Last Saturday, January 13, representatives from the governments of Azerbaijan, Georgia, and Turkey took a significant step forward in the realization of the Kars-Akhalkalaki-Tbilisi-Baku railway project, which will link Asia and Europe through the Caucasus. Representatives of three parties met in the Georgian capital, Tbilisi, to finalize the negotiations over the project and sign a preliminary agreement.
Azerbaijan’s Ministry of Foreign Affairs issued a statement on January 16 welcoming the agreement and calling it “an important event in regional trade and economic cooperation” (Press Release, January 16). Georgian Prime Minister Zurab Nogaideli also welcomed the project by saying that the railway link will become “a bridge between Europe and Asia” (Day.az, January 19).
Under the terms of the negotiated agreement, Azerbaijan will issue a loan to the Georgian government in the amount of $220 million for construction of a vital segment of the railway. Georgian Minister of Economic Development Georgy Arveladze, however, put this number at $300 million (Day.az, January 18). The loan will be virtually interest-free and is to be repaid within a period of 25 years using the profits generated by the railway. The Turkish government, for its part, will improve some portions of the railway in its own territory, to bring it up to the required standards.
Azerbaijan’s minister of transportation, Ziya Mammadov, told ANS-TV on January 18 that construction would start in the second half of 2007 and be completed within two or three years. “I have no doubt that this project will be realized,” Mammadov added.
The project comes amid protests from the Armenian lobby and a prohibition put in place last year by the U.S. Congress on financing the project from U.S. government funds. While two other major Caucasus projects, the Baku-Tbilisi-Ceyhan oil pipeline and the Baku-Tbilisi-Erzurum gas pipeline, were strongly supported in U.S. political circles, the railway project received a cold shoulder, despite the fact that it will further deepen regional cooperation and expand the East-West trade corridor.
The reason for such a negative attitude is the Armenian lobby in the United States and its influence on U.S. policymakers. The railway, bypassing Armenia, further links Georgia and Azerbaijan to Western markets and puts Armenia behind the regional trade and economic cooperation. Last week, the Armenian Foreign Ministry expressed interest in joining the railway project, yet the Azerbaijani side responded by saying that Armenia must first liberate the occupied territories of Azerbaijan.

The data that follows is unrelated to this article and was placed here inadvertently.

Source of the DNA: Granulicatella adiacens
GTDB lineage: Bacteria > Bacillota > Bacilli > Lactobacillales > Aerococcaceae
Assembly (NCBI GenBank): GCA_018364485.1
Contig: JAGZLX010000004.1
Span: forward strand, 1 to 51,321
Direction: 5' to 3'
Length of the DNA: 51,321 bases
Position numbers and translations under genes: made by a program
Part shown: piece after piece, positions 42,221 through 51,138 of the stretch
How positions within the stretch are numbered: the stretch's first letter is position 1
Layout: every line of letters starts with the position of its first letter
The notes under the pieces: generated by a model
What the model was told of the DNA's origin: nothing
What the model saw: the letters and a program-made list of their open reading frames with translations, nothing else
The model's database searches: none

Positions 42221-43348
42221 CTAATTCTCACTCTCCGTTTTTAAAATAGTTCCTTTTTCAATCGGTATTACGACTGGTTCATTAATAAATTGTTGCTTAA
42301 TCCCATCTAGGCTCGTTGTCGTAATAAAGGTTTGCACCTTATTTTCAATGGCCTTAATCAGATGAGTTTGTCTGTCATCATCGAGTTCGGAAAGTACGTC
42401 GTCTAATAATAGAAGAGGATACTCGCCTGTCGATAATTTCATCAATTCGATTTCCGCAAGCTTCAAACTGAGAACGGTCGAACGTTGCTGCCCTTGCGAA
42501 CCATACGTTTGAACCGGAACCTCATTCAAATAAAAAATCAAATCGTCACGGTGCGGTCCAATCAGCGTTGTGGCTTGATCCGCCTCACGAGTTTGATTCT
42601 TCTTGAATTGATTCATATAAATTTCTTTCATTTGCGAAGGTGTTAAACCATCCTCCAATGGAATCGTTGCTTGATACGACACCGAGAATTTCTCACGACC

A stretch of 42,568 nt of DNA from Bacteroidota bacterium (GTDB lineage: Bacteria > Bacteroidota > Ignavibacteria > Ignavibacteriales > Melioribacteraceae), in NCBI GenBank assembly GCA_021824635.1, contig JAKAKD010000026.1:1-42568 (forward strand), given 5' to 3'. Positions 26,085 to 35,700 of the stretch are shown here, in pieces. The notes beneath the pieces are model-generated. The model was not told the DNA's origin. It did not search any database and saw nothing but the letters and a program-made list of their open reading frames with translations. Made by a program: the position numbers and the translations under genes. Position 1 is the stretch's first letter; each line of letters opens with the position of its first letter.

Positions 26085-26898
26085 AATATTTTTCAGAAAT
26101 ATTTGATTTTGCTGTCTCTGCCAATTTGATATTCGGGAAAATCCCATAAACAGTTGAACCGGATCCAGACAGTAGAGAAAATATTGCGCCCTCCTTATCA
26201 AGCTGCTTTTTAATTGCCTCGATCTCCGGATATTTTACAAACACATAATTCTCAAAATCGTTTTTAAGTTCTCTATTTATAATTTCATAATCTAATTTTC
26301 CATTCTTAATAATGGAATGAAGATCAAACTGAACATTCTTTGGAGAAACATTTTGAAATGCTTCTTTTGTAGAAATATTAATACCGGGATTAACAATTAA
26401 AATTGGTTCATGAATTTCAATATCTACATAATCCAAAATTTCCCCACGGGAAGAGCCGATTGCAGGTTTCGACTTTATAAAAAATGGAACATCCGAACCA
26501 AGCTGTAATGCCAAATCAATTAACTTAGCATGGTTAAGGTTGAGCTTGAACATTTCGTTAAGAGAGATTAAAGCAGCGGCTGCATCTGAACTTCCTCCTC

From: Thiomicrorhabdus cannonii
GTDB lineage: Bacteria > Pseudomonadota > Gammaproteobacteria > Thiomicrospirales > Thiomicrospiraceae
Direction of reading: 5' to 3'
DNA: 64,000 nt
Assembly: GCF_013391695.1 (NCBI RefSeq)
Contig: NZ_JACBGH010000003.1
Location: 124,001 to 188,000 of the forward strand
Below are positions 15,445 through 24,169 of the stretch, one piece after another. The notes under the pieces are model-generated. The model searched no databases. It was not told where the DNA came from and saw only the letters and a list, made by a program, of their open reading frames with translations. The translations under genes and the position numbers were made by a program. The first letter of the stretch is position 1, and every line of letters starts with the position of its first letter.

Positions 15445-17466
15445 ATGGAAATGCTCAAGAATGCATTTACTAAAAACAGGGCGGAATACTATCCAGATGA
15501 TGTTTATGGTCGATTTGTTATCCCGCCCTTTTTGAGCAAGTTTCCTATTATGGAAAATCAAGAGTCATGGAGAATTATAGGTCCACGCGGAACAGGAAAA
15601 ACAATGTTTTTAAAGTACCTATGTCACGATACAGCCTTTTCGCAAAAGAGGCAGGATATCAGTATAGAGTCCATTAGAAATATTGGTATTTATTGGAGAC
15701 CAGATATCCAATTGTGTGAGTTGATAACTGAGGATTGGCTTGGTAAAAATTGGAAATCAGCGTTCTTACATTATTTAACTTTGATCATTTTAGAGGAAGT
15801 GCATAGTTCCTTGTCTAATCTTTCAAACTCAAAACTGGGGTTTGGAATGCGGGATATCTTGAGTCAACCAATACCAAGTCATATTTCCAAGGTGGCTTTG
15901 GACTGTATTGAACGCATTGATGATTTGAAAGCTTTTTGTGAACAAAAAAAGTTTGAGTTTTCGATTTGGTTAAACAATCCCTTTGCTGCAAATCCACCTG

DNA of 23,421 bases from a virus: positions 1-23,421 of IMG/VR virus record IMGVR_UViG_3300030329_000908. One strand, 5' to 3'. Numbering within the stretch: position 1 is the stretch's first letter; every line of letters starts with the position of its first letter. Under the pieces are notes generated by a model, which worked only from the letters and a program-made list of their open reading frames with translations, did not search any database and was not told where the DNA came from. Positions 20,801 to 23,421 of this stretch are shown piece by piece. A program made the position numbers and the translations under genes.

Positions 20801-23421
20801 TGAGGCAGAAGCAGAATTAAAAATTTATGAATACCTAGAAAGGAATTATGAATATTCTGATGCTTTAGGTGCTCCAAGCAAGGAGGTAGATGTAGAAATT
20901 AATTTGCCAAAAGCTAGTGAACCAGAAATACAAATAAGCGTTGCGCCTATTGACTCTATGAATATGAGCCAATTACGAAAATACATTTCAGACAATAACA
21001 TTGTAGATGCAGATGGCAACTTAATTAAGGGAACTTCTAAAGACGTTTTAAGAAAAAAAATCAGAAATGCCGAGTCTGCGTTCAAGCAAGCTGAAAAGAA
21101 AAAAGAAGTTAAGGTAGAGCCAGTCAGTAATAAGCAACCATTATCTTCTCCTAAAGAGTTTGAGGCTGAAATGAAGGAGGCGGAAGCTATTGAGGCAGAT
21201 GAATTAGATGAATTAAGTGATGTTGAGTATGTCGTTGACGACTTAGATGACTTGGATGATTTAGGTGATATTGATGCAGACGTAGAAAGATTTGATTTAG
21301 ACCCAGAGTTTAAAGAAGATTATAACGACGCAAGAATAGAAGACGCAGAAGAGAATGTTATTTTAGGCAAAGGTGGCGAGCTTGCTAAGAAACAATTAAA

Nevertheless, despite opposition from Armenia and the lack of financial support from the United States, the Azerbaijani, Georgian, and Turkish governments are eager to move forward with the project. “The U.S. can issue any decisions it wants, but there will be no problems with financing the project. There are other sources,” said Georgian Minister of Foreign Affairs Gela Bezhuashvilli (Trend News Agency, January 10). The increasing revenues from Azerbaijan’s oil contracts with Western oil companies have provide the government with sufficient means to finance the project with its own funds.
Estimates set the cost of constructing the missing 98-kilometer section link of the Kars-Akhalkalaki-Tbilisi-Baku railway will cost around $400 million and raise the trade turnover by rail to 15-20 million tons per year. It will allow the direct shipment of goods and people between Asia and Europe and vice versa and further develop the regional infrastructure. It will be an essential part of the Silk Road strategy, which envisions the development of trade ties between the countries along the ancient Silk Road. China and Kazakhstan have also expressed interest in the realization of the railway project.
Given the recent political changes in Turkmenistan following the death of long-time President Saparmurat Niyazov, some analysts think that bilateral Azerbaijani-Turkmen relations will warm and revive regional trade and cooperation between these two Caspian states. If this scenario occurs, it will provide additional significance to the Kars-Akhalkalaki-Tbilisi-Baku railway.
Negotiations among Turkey, Azerbaijan, and Georgia are expected to resume in the next few days regarding the concrete details of the project. After this, the parliaments of these three countries will ratify the agreement and construction work will start. When completed, the project will be a major victory point for both Azerbaijan and Georgia, because both countries will increase their economic linkages and trade turnover, but even more importantly the railway will also reduce their dependence on Russian railways to ship goods to European markets.